Another thing which I feel must be a side effect of Lupron and decreasing hormones are my mood swings. The other day like I said I was so angry I almost felt like I’d throw up – and my mom saved me from myself by dropping me off on the curb and telling me to walk the rest of the way home. (She’s smart, it worked.) Part of that anger was, I’m positive, because of how frustrating and horrible this whole thing is, and how desperately I want to get through it, to the other side – but there’s no excuse for just how angry I felt. I’ve rarely felt that heated, and I’m worried this is going to be a trend with my messed up hormones.

A third, and admittedly dubious aspect of Lupron is hairiness. Staring at my non-existent blond mustache today (see older blog post) I noticed most assuredly existent blackish hairs where the blondish hairs had always been, alone and sad. These blackish hairs were just visible where I’m 90% sure no black hair has ever been seen before. Now, you have to put some faith in me here, because I take great pride in my non-existent blond mustache and I know all its ins and outs – so try to believe that I’d notice when more hairs came to be. I do believe, therefore, that those blackish hairs are new.

So saying, we can assume Lupron actually does make one hairier. Which is interesting to me, because it’s not a hormone – it’s literally an anti-hormone, and is driving out bits of the estrogen in me. But whatever. I’ve got a non-existent REAL mustache now. That’s an oxymoron, heh.

My next injection is on the 28th (just ten days), and then I’ll have two more injections before, in an ideal world, I can force the medical people to throw me my MBD (Magic Boy Drugs) and begin the “actual” transition. Meanwhile in the social part of the issue, I’m feeling a lot of stress, but a lot of support, too. Zoe’s dad has been super nice to me, as well as Zoe herself, and her family. My mom has been uncertain about pronouns, and it bothered me so much the other day when she was purposefully not saying one that I blew up a bit (probably Lupron instigated? Or not) and now she said she’ll try to do “he”. I felt bad for getting mad. But it is incredibly weird to have your friends and family switching constantly from “he” to “she”, being awkward when they say “he” and being equally awkward when they say “she” and trying to catch themselves. (It’s also really nice of them. But really uncomfortable for all of us.) On a walk the other day with the dog my grandpa referred to me as a young lady, even though he knows about the issue now. It may have slipped out – he may be in denial – or he may have no actual idea what to do. Probably all of those. My mom referred to me and Zoe as “the girls” a few days ago, and then caught herself and said “Zoe and Brynn.” I don’t mind what people call me right now, because everyone’s having to come to grips with it. But if it goes on a lot longer I’m going to go insane. I feel schizophrenic, listening to my competing identities fight each other for supremacy.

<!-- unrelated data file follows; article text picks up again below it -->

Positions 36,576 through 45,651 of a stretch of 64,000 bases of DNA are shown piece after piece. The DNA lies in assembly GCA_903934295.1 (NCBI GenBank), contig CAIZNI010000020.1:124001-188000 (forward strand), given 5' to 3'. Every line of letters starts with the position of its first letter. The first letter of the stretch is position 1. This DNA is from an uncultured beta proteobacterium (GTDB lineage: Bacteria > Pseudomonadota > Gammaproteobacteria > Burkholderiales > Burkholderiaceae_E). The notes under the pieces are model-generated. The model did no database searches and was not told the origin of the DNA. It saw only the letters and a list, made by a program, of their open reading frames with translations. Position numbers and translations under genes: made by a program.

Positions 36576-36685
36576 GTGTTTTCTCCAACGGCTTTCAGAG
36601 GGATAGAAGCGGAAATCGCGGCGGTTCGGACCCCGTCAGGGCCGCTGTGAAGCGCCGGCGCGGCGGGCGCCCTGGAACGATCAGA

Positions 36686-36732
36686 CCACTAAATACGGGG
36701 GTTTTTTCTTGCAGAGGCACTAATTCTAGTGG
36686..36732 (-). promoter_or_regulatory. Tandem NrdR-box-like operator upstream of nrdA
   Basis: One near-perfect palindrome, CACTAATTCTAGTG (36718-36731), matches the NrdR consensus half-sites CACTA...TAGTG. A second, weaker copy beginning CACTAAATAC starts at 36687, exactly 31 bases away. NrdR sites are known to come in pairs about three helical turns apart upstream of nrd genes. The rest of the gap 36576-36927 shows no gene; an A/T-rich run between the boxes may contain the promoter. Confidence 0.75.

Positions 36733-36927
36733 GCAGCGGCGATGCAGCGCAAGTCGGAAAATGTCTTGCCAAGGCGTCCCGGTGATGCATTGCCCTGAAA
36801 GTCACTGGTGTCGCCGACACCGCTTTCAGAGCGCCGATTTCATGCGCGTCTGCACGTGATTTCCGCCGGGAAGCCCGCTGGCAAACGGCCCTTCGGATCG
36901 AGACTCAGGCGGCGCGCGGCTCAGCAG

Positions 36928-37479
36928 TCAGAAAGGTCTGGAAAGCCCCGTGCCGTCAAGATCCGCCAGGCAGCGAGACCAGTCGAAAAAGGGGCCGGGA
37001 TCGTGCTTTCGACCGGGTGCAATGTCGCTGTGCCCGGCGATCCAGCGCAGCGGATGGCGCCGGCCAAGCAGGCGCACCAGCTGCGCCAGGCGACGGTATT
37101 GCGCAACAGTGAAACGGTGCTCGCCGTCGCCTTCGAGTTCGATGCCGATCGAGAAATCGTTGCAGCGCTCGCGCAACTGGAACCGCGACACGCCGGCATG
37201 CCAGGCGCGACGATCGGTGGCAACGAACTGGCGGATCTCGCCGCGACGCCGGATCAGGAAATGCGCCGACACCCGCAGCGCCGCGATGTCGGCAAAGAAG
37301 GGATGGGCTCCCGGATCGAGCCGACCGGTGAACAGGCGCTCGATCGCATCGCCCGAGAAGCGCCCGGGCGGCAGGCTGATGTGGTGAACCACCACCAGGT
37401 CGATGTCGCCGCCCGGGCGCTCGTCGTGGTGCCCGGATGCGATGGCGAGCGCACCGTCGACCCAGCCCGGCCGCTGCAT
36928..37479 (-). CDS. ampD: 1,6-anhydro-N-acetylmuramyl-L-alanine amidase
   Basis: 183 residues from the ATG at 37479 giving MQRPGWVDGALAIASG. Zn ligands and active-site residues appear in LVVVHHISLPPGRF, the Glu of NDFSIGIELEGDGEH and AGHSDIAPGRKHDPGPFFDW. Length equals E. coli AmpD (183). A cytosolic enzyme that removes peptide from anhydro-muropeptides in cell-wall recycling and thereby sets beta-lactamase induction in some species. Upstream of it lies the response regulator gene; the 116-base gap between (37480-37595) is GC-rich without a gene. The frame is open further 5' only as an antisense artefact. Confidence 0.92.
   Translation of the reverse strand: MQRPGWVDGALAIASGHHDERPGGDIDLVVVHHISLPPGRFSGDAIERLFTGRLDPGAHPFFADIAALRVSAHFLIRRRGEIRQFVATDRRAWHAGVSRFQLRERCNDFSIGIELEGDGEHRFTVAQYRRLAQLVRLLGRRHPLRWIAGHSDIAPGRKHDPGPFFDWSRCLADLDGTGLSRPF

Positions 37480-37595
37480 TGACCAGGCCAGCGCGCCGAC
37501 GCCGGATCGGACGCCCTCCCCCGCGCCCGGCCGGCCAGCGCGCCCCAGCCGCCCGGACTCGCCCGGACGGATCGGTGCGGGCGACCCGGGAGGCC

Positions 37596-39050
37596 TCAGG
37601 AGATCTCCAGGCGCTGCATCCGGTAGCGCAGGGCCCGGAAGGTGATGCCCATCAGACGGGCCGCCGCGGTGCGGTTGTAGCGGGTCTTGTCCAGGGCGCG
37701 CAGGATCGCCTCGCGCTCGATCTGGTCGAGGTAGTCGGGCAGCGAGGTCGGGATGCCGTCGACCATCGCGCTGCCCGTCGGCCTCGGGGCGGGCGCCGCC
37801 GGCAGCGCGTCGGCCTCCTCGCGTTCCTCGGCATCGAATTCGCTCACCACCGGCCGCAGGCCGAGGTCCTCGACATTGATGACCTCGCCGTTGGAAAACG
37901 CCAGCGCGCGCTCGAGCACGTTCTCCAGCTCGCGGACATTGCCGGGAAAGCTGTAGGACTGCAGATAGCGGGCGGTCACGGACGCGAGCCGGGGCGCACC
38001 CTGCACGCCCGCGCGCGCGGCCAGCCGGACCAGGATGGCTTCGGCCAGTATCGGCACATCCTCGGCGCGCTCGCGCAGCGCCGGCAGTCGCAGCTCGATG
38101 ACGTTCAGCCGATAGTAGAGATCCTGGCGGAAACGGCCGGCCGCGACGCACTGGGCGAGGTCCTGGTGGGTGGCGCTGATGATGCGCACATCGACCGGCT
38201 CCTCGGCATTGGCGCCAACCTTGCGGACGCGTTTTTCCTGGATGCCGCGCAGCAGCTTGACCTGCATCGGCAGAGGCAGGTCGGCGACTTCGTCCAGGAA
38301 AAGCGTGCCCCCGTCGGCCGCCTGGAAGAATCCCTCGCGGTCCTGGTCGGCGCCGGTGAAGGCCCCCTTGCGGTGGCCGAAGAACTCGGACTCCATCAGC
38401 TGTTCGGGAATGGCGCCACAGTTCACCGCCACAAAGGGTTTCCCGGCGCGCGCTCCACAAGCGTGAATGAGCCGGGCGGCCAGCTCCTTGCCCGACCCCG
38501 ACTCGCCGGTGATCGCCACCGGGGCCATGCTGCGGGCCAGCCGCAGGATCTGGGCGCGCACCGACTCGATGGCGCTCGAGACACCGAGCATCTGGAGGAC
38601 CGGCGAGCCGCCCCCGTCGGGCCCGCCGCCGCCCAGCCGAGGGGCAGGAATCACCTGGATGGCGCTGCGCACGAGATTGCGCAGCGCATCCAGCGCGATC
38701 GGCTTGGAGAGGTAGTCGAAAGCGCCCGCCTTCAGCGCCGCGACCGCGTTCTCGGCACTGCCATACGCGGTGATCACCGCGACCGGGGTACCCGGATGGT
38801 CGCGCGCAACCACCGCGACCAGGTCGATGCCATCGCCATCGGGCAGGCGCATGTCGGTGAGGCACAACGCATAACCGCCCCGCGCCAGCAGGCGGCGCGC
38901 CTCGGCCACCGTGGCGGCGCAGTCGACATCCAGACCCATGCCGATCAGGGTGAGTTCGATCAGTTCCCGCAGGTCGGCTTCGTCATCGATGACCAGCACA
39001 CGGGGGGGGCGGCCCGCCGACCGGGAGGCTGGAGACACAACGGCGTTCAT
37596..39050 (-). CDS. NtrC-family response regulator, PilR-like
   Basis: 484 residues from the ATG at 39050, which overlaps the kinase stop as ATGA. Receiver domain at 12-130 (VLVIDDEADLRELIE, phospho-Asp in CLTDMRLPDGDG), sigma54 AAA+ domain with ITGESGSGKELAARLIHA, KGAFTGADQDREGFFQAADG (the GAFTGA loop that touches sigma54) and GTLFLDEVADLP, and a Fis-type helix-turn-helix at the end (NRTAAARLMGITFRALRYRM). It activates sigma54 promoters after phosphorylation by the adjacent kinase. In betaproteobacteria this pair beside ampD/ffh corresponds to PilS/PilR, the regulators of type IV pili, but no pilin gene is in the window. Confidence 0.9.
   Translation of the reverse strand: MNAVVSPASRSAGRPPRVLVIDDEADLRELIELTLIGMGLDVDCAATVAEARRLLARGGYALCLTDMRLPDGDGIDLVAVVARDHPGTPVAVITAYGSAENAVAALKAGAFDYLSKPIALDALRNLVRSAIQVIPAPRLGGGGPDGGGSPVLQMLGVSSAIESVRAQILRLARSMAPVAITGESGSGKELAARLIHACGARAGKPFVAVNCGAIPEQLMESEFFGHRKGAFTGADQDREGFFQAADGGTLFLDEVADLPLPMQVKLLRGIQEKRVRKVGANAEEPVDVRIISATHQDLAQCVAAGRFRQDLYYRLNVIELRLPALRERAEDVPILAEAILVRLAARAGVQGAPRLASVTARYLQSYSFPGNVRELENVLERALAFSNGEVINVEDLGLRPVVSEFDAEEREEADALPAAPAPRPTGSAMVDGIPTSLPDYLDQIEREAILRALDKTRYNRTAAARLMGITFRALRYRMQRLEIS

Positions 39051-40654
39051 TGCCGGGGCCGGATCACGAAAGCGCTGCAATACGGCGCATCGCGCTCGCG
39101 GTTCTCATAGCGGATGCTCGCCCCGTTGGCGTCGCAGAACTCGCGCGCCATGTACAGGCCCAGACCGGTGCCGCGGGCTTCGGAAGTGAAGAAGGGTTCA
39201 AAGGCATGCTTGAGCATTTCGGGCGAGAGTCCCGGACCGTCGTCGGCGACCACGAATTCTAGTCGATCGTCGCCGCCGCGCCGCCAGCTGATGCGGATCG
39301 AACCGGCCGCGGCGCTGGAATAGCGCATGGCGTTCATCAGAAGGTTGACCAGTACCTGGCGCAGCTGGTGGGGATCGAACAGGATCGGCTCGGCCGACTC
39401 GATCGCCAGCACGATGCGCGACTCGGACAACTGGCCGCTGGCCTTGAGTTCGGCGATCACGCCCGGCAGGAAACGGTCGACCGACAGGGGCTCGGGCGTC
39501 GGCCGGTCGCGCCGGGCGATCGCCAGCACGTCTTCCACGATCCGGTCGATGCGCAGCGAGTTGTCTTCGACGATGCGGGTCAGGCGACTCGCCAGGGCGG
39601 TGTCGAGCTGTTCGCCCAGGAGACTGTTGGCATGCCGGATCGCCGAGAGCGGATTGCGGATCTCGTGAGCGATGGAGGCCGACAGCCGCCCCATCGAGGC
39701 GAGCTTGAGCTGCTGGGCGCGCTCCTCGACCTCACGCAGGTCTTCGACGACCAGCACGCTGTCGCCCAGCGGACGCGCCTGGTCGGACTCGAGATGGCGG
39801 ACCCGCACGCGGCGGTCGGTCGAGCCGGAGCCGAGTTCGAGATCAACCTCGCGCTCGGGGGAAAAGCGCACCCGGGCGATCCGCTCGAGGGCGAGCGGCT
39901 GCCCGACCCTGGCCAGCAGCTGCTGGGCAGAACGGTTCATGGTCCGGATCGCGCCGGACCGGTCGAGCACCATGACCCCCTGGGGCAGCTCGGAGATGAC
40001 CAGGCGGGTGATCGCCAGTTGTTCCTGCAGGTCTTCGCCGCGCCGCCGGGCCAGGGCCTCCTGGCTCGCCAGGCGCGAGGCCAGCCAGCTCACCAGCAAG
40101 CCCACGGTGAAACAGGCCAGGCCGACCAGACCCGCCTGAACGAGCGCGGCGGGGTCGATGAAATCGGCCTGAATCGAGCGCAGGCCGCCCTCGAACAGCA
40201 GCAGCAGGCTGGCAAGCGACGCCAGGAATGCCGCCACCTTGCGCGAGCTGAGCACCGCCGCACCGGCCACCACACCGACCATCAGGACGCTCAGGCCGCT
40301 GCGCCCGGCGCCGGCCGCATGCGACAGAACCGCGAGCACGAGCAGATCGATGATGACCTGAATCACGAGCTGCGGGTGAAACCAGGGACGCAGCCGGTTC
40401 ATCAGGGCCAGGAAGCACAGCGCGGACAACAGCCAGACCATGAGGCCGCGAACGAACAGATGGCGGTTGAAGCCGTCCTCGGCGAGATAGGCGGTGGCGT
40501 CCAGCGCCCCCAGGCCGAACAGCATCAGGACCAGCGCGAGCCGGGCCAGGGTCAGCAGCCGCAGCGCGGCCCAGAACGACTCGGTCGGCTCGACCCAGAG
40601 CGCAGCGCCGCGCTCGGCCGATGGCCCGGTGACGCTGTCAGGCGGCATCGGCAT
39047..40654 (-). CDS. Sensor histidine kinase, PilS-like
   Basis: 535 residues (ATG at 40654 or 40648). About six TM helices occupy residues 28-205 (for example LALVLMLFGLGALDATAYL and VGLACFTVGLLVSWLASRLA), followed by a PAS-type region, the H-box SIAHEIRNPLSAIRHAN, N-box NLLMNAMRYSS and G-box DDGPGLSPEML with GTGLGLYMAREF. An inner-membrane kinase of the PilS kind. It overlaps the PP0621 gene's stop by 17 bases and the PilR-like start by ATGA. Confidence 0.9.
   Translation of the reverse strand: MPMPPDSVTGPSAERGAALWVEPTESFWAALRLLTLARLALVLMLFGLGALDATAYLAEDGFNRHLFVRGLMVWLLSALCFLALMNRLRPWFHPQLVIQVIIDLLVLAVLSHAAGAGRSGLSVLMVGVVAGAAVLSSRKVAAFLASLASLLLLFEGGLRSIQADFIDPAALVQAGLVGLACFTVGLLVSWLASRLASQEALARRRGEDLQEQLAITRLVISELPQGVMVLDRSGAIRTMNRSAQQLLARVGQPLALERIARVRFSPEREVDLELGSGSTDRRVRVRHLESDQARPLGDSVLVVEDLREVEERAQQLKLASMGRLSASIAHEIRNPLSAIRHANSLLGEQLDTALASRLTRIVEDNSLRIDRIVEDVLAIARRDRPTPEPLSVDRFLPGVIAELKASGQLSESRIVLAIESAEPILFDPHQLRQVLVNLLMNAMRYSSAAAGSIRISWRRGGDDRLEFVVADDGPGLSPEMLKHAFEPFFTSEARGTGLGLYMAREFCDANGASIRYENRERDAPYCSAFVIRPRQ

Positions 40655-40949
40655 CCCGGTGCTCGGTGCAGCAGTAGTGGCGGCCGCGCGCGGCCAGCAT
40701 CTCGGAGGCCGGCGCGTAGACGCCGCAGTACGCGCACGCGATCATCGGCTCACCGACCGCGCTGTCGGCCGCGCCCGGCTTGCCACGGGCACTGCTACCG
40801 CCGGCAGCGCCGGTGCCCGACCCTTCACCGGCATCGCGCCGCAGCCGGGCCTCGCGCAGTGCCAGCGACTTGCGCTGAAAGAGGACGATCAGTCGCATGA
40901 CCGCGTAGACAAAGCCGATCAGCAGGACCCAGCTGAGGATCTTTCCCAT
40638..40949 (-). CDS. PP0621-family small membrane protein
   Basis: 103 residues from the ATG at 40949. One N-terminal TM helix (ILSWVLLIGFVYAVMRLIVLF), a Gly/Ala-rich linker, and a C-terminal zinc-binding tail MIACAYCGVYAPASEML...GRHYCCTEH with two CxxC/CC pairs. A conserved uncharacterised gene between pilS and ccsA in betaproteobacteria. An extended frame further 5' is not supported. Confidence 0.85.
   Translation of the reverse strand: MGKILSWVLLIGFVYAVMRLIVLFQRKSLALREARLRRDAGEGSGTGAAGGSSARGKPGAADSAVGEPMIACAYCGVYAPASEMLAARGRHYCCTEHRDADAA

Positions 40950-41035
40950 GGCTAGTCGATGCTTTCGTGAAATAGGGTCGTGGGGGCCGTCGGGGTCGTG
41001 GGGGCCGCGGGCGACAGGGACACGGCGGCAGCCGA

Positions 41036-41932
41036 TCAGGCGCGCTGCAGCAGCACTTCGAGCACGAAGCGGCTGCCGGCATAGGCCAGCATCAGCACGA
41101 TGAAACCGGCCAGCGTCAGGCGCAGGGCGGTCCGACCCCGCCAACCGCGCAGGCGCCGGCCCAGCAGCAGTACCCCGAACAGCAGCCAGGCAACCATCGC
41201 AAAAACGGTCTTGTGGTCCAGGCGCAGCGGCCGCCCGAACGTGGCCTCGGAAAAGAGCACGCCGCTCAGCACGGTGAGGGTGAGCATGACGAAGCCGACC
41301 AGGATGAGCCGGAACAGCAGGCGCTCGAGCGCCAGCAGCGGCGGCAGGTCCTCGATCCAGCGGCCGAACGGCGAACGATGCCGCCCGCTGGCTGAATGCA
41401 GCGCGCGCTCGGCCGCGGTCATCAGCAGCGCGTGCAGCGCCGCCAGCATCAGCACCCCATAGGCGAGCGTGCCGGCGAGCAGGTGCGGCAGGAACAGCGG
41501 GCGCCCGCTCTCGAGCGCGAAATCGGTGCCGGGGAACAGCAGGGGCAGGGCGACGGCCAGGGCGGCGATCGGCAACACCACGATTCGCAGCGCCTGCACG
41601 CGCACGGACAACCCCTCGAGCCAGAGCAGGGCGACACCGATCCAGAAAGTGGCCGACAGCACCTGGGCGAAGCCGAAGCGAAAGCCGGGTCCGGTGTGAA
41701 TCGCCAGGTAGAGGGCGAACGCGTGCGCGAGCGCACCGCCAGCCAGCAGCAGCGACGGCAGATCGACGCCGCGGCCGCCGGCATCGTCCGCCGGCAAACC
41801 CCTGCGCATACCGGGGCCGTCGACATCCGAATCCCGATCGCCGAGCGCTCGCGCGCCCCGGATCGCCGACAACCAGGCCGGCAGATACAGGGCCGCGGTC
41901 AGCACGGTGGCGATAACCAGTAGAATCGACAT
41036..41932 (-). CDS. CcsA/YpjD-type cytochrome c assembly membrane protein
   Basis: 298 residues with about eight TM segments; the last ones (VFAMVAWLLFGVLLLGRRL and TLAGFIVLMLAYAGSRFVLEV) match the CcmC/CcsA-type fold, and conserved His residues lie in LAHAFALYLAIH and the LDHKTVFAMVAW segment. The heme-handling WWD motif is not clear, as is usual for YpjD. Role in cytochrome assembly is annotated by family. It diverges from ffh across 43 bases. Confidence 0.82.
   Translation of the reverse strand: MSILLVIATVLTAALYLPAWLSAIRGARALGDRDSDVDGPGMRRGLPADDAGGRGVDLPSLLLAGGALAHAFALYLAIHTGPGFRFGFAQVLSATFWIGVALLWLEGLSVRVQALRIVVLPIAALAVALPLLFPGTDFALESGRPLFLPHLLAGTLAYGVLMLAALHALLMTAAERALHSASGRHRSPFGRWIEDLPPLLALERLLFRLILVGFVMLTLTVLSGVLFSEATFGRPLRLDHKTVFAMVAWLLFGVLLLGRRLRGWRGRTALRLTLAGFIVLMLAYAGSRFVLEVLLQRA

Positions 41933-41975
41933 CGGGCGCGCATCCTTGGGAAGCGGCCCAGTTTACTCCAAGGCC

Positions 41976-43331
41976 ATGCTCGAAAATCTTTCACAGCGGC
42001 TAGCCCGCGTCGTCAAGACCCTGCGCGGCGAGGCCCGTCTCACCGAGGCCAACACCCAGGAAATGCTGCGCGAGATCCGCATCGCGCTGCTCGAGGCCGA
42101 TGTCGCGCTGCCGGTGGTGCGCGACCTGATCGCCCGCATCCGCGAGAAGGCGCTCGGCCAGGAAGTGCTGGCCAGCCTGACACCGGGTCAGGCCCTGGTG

me and zoe

 

Old Brynn with old Zoe, in Montreal, 2011. I was 13.

jake bugg

 

New Br – oops, that’s Jake Bugg. Hold on a second.

photo (24)

New Brynn, 16. This is my Arcade Fire concert selfie to show off my goggles.

Funny how it comes full circle, huh? In 2011 I went with Zoe to see Arcade Fire; now a couple of days ago in 2014 I went to see them again with her. As cliched as it may be, so much really has changed in the three years since then. I’m not a new person – I’m just me understanding what’s going on with myself. Lupron of course is making me feel pretty weird right now, but it’s nothing I can’t handle. I will post if I grow another head.

– Brynn/Cellar Boy

 

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About thecellarboy

17. I write, play music, and have a cat that likes to bang his head against doors until they open. View all posts by thecellarboy